In ancient China, there once lived a great emperor.
He had a love of the game of chess and wanted to reward its inventor.
He said to the inventor, "Name your reward – anything in my empire can be yours."
The inventor replied, "Oh emperor, my wishes are simple. I only wish for this...
"Give me one grain of rice for the first square of the chessboard, two grains for the next square, four for the next, eight for the next, and so on for all 64 squares, with each square having double the number of grains as the square before."
Amazed the inventor had requested such a seemingly meagre reward, the emperor sent word to his treasurer to arrange for the payment of the rice.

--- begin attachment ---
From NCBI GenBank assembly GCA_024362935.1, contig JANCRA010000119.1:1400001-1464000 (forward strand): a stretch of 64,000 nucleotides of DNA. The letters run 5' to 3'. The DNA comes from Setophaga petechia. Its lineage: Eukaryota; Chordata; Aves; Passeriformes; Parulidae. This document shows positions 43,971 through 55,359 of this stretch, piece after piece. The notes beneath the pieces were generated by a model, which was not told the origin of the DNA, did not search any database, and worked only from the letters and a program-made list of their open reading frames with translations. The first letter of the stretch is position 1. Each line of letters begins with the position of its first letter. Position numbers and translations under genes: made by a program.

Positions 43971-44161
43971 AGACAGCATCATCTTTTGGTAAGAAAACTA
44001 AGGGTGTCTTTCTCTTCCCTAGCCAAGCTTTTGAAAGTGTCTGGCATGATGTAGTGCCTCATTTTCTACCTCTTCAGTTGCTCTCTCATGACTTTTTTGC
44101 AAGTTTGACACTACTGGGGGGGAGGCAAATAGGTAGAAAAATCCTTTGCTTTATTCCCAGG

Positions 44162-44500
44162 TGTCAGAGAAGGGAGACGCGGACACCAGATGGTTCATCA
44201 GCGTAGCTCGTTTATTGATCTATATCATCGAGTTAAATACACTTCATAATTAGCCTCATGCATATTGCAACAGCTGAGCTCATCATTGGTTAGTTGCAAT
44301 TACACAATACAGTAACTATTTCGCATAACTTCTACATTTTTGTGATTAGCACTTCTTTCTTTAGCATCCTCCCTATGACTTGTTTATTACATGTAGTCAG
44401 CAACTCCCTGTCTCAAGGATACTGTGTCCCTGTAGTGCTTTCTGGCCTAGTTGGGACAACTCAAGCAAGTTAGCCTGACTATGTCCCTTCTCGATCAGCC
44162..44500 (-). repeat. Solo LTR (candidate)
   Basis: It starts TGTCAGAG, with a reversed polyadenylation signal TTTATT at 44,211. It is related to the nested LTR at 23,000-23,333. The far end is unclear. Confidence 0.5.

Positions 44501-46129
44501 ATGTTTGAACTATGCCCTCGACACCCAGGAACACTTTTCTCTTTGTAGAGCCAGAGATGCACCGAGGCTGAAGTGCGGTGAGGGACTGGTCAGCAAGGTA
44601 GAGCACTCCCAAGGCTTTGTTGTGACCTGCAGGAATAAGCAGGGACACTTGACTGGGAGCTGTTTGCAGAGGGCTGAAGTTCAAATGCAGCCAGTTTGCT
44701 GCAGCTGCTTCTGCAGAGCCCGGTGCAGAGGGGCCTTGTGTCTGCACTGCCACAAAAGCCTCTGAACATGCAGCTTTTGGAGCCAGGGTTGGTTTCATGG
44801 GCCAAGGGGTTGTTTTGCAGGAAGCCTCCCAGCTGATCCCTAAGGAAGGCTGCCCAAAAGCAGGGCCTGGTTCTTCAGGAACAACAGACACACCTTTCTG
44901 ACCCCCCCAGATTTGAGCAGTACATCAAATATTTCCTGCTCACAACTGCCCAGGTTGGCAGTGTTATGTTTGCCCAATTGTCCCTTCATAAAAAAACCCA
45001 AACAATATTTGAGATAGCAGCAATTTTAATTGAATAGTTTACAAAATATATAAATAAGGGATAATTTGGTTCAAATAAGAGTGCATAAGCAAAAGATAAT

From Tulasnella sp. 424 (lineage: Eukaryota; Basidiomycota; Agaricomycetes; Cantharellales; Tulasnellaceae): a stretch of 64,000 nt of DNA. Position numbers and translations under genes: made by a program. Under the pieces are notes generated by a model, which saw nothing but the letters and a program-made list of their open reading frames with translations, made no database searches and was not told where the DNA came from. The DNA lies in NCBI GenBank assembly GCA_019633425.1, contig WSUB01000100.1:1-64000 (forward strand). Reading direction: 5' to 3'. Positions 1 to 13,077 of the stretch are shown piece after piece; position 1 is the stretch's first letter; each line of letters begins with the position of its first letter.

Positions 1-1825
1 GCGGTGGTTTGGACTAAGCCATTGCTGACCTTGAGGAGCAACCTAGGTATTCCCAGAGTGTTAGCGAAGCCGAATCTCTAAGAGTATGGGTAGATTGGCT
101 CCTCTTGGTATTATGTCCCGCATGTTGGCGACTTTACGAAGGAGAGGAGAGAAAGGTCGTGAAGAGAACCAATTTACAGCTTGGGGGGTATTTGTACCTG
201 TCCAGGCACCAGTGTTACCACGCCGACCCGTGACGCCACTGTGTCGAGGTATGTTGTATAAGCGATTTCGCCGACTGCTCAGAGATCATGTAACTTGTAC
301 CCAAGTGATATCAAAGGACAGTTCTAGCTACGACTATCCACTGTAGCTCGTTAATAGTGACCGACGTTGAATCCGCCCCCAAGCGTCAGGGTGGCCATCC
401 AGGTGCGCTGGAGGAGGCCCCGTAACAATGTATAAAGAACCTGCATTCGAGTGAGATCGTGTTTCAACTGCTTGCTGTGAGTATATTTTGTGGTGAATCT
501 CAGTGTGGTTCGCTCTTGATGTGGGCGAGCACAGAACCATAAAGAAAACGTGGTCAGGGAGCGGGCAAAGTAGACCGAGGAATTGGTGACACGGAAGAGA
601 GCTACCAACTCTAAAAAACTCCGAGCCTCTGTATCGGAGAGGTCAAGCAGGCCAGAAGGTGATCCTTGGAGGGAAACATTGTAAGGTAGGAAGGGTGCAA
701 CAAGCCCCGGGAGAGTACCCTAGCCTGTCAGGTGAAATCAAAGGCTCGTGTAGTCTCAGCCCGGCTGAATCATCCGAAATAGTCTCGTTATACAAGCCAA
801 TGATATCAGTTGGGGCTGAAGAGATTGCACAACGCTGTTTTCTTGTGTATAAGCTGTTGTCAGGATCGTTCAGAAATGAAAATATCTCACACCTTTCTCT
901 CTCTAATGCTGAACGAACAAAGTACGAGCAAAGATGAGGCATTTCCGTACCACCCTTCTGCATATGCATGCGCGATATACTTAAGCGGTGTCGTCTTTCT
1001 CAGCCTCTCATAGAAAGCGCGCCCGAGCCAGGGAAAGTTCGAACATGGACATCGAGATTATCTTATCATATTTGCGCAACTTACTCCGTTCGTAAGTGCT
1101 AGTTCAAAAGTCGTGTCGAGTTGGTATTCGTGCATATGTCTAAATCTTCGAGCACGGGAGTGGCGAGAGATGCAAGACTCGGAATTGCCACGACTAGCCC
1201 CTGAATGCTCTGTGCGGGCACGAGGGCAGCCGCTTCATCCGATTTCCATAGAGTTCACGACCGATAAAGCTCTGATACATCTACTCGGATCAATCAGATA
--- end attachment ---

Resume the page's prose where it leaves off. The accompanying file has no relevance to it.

In one week, the treasurer returned:
"My emperor," he gasped, "this is more rice than exists in all of China!"
The inventor had used his knowledge of numbers to outsmart the emperor.
A pattern that increases by a constant factor each time: in this case, two.
This is written using a power.
A power indicates the number of times you multiply a number by itself.
Two to the power two is the same as two multiplied by two, which equals four.
Two to the power three is the same as two multiplied by two, multiplied by two again, which equals eight.
The inventor's request resulted in the following sequence.
By square 64 the inventor is owed two to the power 63 grains of rice.
Over 9 quintillion grains.
More grains of rice than existed in all of China.